James Ford Rhodes (1848–1927). History of the Civil War, 1861–1865. 1917.

Page 87

  “Fort Henry is ours,” telegraphed Grant to Halleck on February 6. “I shall take and destroy Fort Donelson on the 8th.” 1  4   Albert Sidney Johnston, the departmental commander of the Confederate Army, esteemed by Jefferson Davis the ablest of Southern generals, was dismayed at the fall of Fort Henry and determined “to fight for Nashville at Donelson,” assigning to this enterprise the better part of his army. 2  5   Heavy rains made the roads temporarily impassable for artillery and wagons; moreover, Grant desired the coöperation of the gunboats which were detained for needed repairs; hence he was unable to fulfil his promise to the letter; but, having sent the gunboats and some of the troops round by water, he left Fort Henry on the morning of February 12 with his main force and marched across country toward Donelson, arriving in front of the enemy about noon. Here he began the investment of the fort and, amid constant skirmishing, extended it next day “on the flanks of the enemy.” 3 On February 14, Foote attacked with his gunboats, hoping for a repetition of the success at Fort Henry. The same courage and determination were in evidence, but the conditions were different and fortune adverse. He proved no match for the Confederate batteries, two of the iron-clads were rendered unmanageable, “drifting helplessly down the river,” and the other two, badly damaged, soon followed. Foote had been wounded; the Navy was for the moment out of the contest. 4 “I concluded,” wrote Grant, “to make the investment of Fort Donelson as perfect as possible, and partially fortify and await repairs to the gunboats.” 5 That night the disappointment of the Union troops was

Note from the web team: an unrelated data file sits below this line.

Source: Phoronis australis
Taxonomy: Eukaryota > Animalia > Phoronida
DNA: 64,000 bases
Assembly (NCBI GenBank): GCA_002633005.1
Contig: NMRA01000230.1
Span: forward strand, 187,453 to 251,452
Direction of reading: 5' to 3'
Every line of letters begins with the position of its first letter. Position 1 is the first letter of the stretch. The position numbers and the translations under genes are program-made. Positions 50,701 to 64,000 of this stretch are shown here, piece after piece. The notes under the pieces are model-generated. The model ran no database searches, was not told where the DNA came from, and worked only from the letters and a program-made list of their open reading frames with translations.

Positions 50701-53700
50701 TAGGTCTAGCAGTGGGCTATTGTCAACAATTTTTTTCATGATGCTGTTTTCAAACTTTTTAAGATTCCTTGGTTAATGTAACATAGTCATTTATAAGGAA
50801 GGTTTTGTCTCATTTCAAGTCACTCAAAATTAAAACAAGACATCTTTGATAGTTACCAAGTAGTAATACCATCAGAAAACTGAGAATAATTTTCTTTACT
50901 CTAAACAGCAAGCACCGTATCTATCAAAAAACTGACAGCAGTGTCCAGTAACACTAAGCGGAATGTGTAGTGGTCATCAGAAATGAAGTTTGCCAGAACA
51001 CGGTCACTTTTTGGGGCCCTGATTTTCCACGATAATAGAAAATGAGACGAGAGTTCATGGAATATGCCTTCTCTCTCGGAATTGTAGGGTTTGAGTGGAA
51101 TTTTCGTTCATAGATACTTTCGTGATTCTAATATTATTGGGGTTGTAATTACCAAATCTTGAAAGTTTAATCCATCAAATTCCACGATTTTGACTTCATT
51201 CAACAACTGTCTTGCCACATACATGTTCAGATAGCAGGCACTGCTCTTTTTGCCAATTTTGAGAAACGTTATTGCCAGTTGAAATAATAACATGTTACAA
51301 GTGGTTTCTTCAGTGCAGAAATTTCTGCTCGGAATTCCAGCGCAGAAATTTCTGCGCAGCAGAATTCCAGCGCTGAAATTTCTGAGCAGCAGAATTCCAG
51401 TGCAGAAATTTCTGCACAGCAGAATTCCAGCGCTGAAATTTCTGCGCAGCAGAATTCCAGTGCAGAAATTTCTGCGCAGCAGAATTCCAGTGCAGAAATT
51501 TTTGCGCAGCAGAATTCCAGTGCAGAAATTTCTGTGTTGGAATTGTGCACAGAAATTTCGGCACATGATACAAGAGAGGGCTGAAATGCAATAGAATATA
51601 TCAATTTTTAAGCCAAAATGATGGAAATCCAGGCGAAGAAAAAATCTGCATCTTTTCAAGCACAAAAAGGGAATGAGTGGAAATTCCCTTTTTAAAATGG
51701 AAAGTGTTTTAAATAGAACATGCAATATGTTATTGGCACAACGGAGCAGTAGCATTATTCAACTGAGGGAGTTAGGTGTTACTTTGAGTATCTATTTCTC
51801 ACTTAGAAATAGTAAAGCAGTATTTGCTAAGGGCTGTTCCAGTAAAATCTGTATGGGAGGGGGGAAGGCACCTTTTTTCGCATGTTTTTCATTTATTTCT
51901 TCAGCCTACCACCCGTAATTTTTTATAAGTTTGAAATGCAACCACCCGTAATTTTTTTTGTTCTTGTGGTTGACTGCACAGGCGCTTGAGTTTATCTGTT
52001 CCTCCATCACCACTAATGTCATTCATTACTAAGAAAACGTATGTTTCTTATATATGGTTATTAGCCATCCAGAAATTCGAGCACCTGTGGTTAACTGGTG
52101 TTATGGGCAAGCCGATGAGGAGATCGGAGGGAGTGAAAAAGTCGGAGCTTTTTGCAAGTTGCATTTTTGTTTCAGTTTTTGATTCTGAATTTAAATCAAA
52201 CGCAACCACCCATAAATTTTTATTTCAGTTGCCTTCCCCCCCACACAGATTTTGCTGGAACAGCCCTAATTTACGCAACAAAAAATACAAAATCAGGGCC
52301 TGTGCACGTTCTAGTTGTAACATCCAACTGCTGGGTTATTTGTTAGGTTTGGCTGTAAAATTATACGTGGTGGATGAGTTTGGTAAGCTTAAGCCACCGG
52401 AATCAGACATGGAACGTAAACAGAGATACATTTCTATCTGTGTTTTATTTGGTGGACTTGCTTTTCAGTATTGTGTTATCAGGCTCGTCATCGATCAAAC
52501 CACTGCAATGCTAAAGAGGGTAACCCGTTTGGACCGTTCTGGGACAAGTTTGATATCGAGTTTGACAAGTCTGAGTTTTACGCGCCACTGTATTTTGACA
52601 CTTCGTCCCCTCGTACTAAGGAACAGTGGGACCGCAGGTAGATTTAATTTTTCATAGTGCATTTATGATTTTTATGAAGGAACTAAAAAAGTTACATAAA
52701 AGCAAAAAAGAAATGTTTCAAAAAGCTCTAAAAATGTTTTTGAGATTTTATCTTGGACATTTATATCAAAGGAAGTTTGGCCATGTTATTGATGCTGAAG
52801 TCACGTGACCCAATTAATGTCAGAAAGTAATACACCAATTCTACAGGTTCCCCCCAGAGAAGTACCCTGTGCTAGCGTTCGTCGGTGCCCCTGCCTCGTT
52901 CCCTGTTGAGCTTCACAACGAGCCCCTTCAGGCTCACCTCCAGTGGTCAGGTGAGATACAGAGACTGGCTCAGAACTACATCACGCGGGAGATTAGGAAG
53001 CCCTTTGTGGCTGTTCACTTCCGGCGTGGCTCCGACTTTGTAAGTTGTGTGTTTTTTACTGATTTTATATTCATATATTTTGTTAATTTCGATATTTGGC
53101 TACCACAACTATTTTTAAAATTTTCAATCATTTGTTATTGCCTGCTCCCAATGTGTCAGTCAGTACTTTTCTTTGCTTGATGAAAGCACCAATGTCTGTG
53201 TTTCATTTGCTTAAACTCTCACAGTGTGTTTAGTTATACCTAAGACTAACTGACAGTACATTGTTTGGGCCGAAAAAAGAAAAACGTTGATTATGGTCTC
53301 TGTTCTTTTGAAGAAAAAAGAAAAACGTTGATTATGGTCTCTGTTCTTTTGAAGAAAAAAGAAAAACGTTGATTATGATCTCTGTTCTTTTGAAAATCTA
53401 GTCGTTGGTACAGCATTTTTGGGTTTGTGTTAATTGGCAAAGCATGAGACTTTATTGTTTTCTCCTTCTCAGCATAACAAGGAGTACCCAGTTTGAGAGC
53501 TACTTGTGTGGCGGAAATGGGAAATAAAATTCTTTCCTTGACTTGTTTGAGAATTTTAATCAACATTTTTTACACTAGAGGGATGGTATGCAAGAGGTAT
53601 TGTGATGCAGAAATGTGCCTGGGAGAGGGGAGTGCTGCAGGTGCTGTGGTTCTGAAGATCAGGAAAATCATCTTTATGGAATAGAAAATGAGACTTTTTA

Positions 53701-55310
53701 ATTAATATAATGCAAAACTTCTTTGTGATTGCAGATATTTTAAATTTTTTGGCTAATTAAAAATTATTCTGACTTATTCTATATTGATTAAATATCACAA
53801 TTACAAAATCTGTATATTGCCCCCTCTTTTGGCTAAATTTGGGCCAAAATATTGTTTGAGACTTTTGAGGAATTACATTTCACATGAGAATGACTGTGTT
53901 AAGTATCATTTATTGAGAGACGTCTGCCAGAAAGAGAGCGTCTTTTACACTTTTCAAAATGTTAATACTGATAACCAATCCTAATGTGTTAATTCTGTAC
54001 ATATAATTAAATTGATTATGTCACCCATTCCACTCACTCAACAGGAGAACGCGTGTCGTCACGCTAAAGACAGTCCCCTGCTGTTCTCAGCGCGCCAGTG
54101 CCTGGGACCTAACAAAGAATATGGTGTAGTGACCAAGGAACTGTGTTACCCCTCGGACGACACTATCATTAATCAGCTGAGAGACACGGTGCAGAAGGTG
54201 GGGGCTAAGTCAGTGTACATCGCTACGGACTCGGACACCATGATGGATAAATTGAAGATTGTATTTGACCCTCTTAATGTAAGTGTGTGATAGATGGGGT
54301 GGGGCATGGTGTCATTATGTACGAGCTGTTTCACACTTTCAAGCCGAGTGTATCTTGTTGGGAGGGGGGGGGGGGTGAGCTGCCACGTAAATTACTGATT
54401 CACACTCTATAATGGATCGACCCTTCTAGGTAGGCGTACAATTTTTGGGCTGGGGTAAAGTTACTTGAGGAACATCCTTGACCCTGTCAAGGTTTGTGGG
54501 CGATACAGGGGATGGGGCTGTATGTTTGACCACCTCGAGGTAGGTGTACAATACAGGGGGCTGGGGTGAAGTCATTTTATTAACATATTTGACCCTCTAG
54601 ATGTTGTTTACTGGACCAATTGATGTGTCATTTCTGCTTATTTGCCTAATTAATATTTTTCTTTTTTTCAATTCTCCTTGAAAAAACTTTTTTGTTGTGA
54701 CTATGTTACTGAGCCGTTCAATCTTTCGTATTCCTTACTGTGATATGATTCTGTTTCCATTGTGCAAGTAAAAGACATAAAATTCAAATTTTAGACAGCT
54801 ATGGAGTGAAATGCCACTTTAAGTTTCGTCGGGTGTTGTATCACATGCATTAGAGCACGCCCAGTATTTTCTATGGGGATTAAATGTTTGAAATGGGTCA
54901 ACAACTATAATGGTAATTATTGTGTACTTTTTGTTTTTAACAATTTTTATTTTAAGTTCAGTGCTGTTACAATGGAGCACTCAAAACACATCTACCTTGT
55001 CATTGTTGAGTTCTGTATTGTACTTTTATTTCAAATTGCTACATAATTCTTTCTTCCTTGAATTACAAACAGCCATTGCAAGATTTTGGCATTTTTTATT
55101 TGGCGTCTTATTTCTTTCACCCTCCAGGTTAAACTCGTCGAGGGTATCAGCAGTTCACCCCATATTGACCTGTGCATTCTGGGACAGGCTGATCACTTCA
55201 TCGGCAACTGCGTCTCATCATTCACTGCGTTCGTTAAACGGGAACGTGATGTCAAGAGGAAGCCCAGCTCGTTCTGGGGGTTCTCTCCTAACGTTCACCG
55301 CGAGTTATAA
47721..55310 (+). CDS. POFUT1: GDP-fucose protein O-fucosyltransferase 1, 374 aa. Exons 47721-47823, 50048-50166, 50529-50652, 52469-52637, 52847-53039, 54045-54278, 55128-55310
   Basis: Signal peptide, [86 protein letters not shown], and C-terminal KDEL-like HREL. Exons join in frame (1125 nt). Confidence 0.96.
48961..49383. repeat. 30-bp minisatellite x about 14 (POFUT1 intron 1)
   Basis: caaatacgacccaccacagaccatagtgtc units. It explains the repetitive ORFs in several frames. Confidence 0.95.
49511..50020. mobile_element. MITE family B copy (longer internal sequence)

Note 1. O. R., VII, 124. [back]
Note 2. O. R., VII, 259. [back]
Note 3. Grant’s report, O. R., VII, 159. [back]
Note 4. Foote, O. R., VII, 166. [back]
Note 5. O. R., VII, 159. [back]